As we have stated repeatedly, we believe that the way to build and strengthen a world-class public school system is to make sure that public schools are adequately resourced. We believe that public tax dollars should be invested in public schools and not be diverted for vouchers to go into private schools. We think investment in our public schools is the best policy choice for our kids, our communities, and our schools.
Last week, State Senator Brian Kelsey (R-Germantown) filed a “Tennessee Choice and Opportunity Scholarship Act” bill. (Note that “Opportunity Scholarship” is the Americans for Prosperity euphemism for vouchers.)
Governor Haslam’s voucher bill that passed the Senate last year would have excluded Williamson County Schools. But Kelsey’s new bill (SB 122) adds a provision that would open the door for all districts to allow vouchers if the local school board and county commission voted for it. This would allow districts to waive the low-income requirement and other stipulations. Students could also use a voucher as partial payment for private school under this provision.
The press release in support of the bill points to a Friedman Foundation study that states that Williamson County could use the bill as a way to divert public tax dollars to private schools while maintaining property tax rates. (Friedman Foundation is a pro-privatization think tank.)
“The “Local Control” provision could help residents in fast-growing counties save millions in property taxes. Rather than building a new $25 million school every two years, counties could instead send some new students into the Opportunity Scholarship program. A recent study by the Friedman Foundation estimates the bill could save Williamson County $319 million over the next five years and prevent a potential property tax rate hike of 6 to 7%.”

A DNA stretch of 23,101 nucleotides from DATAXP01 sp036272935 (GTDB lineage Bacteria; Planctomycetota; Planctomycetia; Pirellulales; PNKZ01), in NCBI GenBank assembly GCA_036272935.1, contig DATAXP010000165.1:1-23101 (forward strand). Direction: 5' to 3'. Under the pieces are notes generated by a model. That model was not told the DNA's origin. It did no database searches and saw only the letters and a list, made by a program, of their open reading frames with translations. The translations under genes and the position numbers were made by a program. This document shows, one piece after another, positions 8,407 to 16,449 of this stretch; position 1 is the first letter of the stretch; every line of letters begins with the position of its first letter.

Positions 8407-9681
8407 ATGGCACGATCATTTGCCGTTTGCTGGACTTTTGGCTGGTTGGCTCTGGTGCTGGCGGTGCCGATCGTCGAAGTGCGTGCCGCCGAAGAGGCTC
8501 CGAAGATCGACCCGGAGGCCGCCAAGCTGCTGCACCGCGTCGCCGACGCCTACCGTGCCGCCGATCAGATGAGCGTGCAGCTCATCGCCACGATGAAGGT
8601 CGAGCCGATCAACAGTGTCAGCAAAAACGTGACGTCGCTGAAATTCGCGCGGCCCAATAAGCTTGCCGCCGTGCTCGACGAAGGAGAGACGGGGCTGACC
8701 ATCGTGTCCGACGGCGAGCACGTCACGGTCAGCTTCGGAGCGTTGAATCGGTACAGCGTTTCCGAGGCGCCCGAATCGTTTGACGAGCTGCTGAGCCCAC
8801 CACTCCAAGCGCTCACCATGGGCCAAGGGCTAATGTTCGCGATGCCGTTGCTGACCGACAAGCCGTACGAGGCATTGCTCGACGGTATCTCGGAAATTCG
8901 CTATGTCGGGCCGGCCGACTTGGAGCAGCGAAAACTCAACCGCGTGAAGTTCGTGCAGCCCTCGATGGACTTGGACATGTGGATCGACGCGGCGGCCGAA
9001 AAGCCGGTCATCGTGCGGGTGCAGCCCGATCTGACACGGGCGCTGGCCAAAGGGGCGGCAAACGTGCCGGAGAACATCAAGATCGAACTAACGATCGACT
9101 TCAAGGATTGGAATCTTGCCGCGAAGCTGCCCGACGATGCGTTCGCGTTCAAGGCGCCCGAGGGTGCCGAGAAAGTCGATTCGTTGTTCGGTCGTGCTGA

On the other hand, at a September 29 meeting of the Tennessee County Commissioners Association, the organization’s executive director said that school vouchers would be “the greatest nightmare counties have ever faced.”
David Connor, executive director of Tennessee County Services Association, explained:
“Existing public schools have fixed overhead costs, such as debt from building programs or maintenance costs for school facilities. If you suddenly make it possible for 10 percent of a school’s population to leave, and take their tax dollars with them, that could have a devastating impact on the school system’s financial status and viability. One would think that variable costs, such as the number of teachers, could be cut to match a smaller student population, but that isn’t always as easy or efficient as it seems.”
Fast-growing counties like ours would “have to borrow even more for each new building project to fund the share of that expenditure which would have to be given out in the form of vouchers.”
We will be covering this bill and other voucher proposals in more detail in days to come. We urge you to read the bill yourself, especially section 49-1-1209.